HEALTHY TIMES

HEALTHY TIMES

Kerala aims high to woo medical tourists for Ayurvedic treatmnent !!

India is slowly but gradually emerging as a much-preferred destination for Health Tourism, mainly owing to its international level treatment offered at comparative low cost. Moreover, the relaxation in the Visa rules for tourists seeking medical aid has also helped the cause.

However, despite offering almost all kinds of conventional and traditional treatment courses, what catapults India as the most favourable stoppage is its rich culture of Ayurveda. The Indian Ayurvedic drug manufacturers, led by a Government team had recently participated in the World Health Assembly organized by WHO at Geneva, and strongly advocated India’s strength in this particular branch of medicine.

Incidentally, Kerala – the traditional stronghold for Ayurvedic treatment in India, is observing 2006 as “Health Tourism Year” and have roped in Aishwarya Rai and Amitabh Bachchan as their brand ambassadors. Rai and Bachchan will showcase Kerala as the ultimate destination for Ayurvedic treatment in the world, and aim to make the state one of the top five most popular medical care points of the world. It is assumed that cost of treatment in Kerala is generally one-tenth of that elsewhere in the world.

World Bank offers substantial assistance to Indian Health sector !!

The World Bank approved a US$672 million package of assistance to India’s health sector, designed to improve reproductive and child health services, reduce mortality and morbidity due to tuberculosis, and increase utilization of essential health services in the State of Karnataka.

The three projects to be benefited are : (i) The Reproductive and Child Health (RCH) II Project (US$360 million), – targeted at improving the health of poor women and children, who live in rural and tribal areas and urban slums; (ii) the Second National Tuberculosis Control Project (US$170 million) – aimed to achieve the global targets of 70 percent case detection and 85 percent cure rate, and for the zones where Directly Observed Treatment Short course (DOTS) has been under implementation for five or more years, to decrease the incidence of smear-positive Tuberculosis (TB); and (iii) the Karnataka Health Systems Development and Reform Project (US$141.83 million) – which focus on maternal and child health and on communicable diseases, mainly by expanding coverage of essential services in rural and underserved areas.

Health Tourism – a sunrise industry for India !!

In the meanwhile, India’s potential as the Health Tourist spot is being estimated at a premium by the Government sources. As per the Tourism Minister Ms. Ambika Soni, Medical tourism has a potential of growing by a whopping 25 percent annually to fetch India Rs.100 billion ($2.15 billion) a year by 2012.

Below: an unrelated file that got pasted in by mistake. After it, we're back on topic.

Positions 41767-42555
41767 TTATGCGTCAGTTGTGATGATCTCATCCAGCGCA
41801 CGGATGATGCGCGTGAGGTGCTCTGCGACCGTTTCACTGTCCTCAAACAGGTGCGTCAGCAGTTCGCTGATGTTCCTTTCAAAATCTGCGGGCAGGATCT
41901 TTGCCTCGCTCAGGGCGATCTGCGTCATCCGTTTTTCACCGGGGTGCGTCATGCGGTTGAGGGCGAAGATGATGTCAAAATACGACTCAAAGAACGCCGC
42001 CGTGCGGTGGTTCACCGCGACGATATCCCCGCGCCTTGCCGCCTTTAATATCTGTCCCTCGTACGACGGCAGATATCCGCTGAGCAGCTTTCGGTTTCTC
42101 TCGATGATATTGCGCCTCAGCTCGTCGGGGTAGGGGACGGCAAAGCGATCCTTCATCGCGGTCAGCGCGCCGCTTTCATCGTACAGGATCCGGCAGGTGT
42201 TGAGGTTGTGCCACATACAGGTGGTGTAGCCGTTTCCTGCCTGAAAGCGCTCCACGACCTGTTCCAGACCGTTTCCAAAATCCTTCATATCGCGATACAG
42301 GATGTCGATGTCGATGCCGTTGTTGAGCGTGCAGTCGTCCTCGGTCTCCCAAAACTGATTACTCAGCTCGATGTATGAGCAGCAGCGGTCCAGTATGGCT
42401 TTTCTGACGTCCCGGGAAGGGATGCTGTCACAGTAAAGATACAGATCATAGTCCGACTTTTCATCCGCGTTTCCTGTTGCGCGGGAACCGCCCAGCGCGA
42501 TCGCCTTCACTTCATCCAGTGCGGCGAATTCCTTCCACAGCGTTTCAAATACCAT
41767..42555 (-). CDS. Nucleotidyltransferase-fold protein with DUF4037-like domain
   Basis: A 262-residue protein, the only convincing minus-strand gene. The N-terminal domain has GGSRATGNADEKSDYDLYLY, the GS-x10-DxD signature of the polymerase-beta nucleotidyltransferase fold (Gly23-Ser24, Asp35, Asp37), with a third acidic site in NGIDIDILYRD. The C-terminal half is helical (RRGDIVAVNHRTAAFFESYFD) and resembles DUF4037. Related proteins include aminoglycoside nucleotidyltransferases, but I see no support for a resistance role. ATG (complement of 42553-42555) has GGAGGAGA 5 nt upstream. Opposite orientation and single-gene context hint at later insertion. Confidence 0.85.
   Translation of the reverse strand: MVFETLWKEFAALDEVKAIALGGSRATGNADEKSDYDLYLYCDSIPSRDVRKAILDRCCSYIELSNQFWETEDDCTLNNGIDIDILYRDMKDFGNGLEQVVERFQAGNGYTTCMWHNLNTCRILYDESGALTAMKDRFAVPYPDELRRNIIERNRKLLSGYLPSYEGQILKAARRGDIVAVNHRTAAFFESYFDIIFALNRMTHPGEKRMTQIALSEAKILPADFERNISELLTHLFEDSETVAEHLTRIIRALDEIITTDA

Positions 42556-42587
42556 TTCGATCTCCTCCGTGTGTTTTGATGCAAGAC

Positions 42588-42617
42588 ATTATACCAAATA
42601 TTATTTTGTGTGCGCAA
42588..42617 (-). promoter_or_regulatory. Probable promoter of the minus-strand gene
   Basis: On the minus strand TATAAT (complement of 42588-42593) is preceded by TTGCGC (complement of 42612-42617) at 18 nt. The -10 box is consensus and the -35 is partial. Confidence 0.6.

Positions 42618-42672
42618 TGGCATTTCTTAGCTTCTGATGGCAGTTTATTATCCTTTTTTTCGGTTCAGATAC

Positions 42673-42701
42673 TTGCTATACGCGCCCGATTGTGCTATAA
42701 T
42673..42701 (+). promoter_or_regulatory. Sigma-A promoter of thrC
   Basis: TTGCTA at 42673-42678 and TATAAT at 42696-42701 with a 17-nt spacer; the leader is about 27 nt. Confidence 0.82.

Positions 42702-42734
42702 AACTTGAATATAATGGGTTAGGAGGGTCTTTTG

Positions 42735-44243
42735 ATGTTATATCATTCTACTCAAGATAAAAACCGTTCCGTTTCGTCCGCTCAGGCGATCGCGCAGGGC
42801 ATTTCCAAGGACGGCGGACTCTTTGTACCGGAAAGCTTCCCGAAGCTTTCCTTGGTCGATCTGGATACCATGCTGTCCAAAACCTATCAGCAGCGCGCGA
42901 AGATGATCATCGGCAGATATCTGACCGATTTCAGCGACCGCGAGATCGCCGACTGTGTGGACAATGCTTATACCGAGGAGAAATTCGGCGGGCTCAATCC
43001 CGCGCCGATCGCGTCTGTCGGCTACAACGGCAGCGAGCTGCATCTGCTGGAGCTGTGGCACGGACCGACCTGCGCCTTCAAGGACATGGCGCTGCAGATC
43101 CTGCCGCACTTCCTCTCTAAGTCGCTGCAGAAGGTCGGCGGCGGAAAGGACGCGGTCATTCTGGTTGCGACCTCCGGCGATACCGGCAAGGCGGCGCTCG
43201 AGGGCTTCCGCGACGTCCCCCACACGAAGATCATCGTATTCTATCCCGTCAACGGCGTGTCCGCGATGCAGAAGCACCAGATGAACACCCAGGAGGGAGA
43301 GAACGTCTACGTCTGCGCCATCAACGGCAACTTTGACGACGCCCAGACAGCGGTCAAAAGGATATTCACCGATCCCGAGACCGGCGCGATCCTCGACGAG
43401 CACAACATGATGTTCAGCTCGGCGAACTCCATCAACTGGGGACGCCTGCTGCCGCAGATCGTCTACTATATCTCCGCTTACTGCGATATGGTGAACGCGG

Ms. Soni has recently released the “Incredible India: The Global Healthcare Destination” brochure at a meet organised by the Confederation of Indian Industry (CII). She also informed that in order to promote Brand India, the Tourism Ministry will be partnering in the International Tourism in Berlin 2007, the leading tourism trade fair of the world.

India is fast emerging as the haven for global clinical research trials !!

In a recent development in the field of clinical research, more and more Pharma giants are outsourcing their clinical trials to India. It is expected that the total market for clinical research activities in India will touch $1.50 – 2.00 Billion by 2010. Clinical Research involves drugs trials to verify their clinical, pharmacological or adverse effects to determine their safety and efficacy.

The pharmaceutical companies are facing tremendous pressure on the wake of waning profit margin, spiraling R & D costs and increasing overheads; and hence by virtue of such outsourcing measures, they are saving about 40% to 60% of the new product development cost.

Currently, about 150 trials involving 10,000 patients are in progress in India. The maximum activity is concentrated in Maharashtra, Gujarat and Andhra Pradesh. The trials are for cancer, cardiovascular and psychiatric problems. Among the major companies involved are Wockhardt (doing trials for their new chemical entity WCK 771) and Nicholas Piramal (anti-cancer molecule for oncological problems and herbal compounds for arthritis and fungal infection). Incidentally, at least 73 such clinical trials are being conducted at various Apollo Hospitals across the country at present.

Surat uses yoga and meditiation to come out of flood trauma !!

Traditional Indian therapies like meditation and yoga are proving to be effective to eliminate the mental trauma and internal distress. It is being used by the residents of Surat city in Gujarat, India to de-stress themselves and get over the trauma of remaining stranded and sustaining losses in the flood ravaged city.

Yoga centers are witnessing a rising number of people turning towards yoga and meditation to beat the stress caused by the floods and help deal with the after-effects of the floods. The practitioners say that Yoga and meditation helped them to relax and evaluate the circumstances in a positive manner and continuing it after the floods has helped to overcome the trauma of the past, getting life back together and plan the future optimistically. Acharya Harpal Shastri, who runs camps to de-stress flood affected, says, “Thousands of people are seeking refuge in yoga camps to beat the depression caused by the floods”.